Stereotypes of homeless people as deviant individuals who chose to live vagrant lifestyles continued to color the discourse around street-dwellers in American cities. However, this time period was also characterized by a subtle shift in the perception of unhoused individuals. The public began to realize that homelessness affected not only single men, but also women, children, and entire families. This recognition set the stage for the City of Berkeley’s attitude towards homelessness in the next decade.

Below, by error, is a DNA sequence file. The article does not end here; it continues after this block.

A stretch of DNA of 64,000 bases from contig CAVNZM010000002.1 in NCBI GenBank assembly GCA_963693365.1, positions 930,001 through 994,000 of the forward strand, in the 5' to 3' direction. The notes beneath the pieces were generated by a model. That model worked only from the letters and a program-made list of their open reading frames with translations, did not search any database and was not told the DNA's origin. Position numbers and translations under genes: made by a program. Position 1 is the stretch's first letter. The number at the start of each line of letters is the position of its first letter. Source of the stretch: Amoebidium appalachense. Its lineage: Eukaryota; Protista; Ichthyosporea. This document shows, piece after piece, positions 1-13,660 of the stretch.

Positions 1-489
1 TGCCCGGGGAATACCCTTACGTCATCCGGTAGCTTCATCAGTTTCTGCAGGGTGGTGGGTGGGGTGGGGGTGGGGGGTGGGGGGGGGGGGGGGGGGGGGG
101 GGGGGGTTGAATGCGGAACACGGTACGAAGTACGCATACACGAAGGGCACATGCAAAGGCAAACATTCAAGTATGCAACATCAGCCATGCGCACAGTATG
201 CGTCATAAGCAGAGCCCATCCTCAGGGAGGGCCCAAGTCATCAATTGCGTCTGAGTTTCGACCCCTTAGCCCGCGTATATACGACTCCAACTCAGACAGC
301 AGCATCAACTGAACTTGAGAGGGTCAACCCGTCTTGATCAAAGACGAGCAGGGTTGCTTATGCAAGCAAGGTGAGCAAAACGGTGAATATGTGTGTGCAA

Federal policy changes from the Reagan administration led to increased rates of homelessness in California, and the deinstitutionalization of those with mental conditions led to greater visibility of the homeless. Although homelessness increased substantially during the 1980s, the deinstitutionalization of the mentally ill has been occurring steadily since the mid-1950s. Large-scale deinstitutionalization of the mentally ill in the last quarter of the 20th century coincided with growth in the number of public shelters and increased visibility of the homeless. Organizations such as Building Opportunities for Self Sufficiency (BOSS) were established in 1971 in response to the needs of individuals with mental illness being released to the streets by state hospital closures.